It started with a brochure, which made its way into the offices of the Portland Business Journal. And as confirmed by the company, SunPower will be selling the former SolarWorld factory in Hillsboro, Oregon which it bought last year, and then leasing back a portion of the factory, which Portland Business Journal put at around 200,000 square feet of the 465,000 square foot complex.
SunPower says that it will continue assembly of its P-Series modules at the portion of the factory that it will lease back from any new owners. The company only recently began production of the P-19 in Oregon, its shingle-cell module based on monocrystalline silicon cells.
Company spokesperson Natalie Wymer says that SunPower remains committed to U.S. manufacturing, and that there will be no layoffs among the 200 or so employees that are currently making the P-Series.
“The building is very large and we don’t need all that space,” Wymer told pv magazine. She also says that this sale is separate from its search for a manufacturing partner.
The news comes as SunPower is projecting its first quarterly profit in many years for the second quarter, and any revenue from the sale of the factory will doubtless add to its bottom line.
If these walls could talk…
When it was owned by SolarWorld the Hillsboro factory was at the center of trade cases which led to the imposition of anti-dumping and anti-subsidy duties on solar cells from China, and later cells from China and Taiwan as well as modules from China in 2012 and 2014. SolarWorld also joined in Suniva’s call for the Section 201 tariffs, which the Trump Administration imposed in February 2018.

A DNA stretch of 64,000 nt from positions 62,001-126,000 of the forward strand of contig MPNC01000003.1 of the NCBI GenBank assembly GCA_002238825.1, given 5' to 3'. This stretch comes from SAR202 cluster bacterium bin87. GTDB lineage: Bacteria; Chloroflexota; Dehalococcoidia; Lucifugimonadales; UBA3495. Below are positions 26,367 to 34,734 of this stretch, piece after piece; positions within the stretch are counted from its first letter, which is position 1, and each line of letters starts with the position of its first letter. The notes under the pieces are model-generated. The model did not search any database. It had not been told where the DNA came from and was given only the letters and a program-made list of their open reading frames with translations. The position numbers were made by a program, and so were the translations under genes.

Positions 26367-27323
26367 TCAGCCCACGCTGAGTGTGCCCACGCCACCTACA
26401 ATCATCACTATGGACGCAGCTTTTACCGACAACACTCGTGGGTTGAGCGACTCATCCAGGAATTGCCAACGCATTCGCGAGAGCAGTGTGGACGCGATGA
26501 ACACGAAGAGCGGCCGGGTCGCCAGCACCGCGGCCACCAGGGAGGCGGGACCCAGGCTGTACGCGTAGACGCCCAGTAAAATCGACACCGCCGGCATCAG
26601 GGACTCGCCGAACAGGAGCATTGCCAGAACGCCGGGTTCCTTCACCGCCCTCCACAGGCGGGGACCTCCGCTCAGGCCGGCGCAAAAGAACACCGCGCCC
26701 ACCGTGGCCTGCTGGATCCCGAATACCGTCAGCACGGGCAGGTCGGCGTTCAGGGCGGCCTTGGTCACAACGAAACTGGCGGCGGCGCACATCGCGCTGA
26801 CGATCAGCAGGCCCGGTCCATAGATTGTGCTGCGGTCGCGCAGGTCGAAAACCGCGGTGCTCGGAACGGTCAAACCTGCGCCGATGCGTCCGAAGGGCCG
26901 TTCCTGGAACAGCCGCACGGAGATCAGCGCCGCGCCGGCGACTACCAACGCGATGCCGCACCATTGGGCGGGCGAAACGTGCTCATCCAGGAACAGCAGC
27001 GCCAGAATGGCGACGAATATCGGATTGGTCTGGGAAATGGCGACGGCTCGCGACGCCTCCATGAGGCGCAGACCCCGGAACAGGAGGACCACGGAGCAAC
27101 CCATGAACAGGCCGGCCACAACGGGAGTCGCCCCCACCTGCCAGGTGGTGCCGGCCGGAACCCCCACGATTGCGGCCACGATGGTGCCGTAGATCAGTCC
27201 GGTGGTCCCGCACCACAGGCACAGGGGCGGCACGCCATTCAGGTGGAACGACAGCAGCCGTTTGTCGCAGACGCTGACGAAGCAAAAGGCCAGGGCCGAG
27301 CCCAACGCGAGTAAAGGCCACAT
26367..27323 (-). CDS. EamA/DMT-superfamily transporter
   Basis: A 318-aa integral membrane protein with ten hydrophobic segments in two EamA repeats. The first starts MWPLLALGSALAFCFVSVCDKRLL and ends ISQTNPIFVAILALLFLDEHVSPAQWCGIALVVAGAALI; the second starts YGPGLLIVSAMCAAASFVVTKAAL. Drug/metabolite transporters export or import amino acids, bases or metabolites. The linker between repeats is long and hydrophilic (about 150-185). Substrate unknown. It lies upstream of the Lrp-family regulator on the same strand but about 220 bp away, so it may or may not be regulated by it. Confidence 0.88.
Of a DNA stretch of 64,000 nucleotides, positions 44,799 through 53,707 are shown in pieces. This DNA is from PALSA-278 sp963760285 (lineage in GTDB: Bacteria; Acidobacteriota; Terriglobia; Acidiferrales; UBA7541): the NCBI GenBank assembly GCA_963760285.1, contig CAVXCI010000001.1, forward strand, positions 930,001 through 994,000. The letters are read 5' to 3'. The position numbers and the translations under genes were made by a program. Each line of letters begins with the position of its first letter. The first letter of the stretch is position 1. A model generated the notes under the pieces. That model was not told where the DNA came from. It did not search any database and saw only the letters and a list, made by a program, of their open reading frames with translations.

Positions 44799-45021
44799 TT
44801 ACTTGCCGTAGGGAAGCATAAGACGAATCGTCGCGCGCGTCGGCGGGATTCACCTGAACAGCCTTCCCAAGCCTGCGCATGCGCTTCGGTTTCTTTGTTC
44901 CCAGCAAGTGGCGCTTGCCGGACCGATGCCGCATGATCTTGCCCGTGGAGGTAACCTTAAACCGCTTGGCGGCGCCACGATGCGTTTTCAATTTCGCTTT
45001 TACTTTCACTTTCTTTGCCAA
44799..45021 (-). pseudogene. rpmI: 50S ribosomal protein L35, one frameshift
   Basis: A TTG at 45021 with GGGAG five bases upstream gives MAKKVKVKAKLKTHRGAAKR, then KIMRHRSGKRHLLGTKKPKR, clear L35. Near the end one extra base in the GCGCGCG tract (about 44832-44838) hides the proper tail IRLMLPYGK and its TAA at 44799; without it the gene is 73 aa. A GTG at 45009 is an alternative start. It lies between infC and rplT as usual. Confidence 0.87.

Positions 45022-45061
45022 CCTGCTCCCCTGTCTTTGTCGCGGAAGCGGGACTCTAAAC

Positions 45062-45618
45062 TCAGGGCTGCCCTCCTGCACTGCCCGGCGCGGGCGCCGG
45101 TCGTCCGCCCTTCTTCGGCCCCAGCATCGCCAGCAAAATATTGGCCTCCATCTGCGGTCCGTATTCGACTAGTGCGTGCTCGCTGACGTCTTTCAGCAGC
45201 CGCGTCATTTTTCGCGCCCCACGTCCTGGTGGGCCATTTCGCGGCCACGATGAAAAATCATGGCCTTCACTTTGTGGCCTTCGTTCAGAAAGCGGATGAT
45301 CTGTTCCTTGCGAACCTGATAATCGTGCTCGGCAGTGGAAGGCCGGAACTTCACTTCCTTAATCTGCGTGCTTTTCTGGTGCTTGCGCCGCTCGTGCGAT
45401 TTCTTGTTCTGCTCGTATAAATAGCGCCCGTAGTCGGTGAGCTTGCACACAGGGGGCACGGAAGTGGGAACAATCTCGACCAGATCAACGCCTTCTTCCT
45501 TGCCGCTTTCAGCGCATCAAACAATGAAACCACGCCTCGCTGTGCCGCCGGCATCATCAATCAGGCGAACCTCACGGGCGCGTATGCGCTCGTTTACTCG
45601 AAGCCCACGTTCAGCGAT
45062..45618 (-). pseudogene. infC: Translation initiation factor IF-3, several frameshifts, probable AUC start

SunPower appears to have used the purchase of the factory as a bargaining chip in getting an exemption for its back-contact solar products from global Section 201 tariffs imposed by the Trump Administration, so there is a particular irony to its sale of the factory now.
And while SunPower has touted the factory as its commitment to U.S. manufacturing, the estimated 200 workers that it employs to make its P-19 modules is far less than the 700 which the SolarWorld factory employed at its peak.
Meanwhile, in the wake of the Section 201 tariffs Korean and Chinese PV makers including JinkoSolar, LG and Hanwha Q Cells have built much larger factories in Florida, Alabama and Georgia.
This content is protected by copyright and may not be reused. If you want to cooperate with us and would like to reuse some of our content, please contact: email@example.com.
By submitting this form you agree to pv magazine using your data for the purposes of publishing your comment.
Your personal data will only be disclosed or otherwise transmitted to third parties for the purposes of spam filtering or if this is necessary for technical maintenance of the website. Any other transfer to third parties will not take place unless this is justified on the basis of applicable data protection regulations or if pv magazine is legally obliged to do so.
You may revoke this consent at any time with effect for the future, in which case your personal data will be deleted immediately. Otherwise, your data will be deleted if pv magazine has processed your request or the purpose of data storage is fulfilled.
Further information on data privacy can be found in our Data Protection Policy.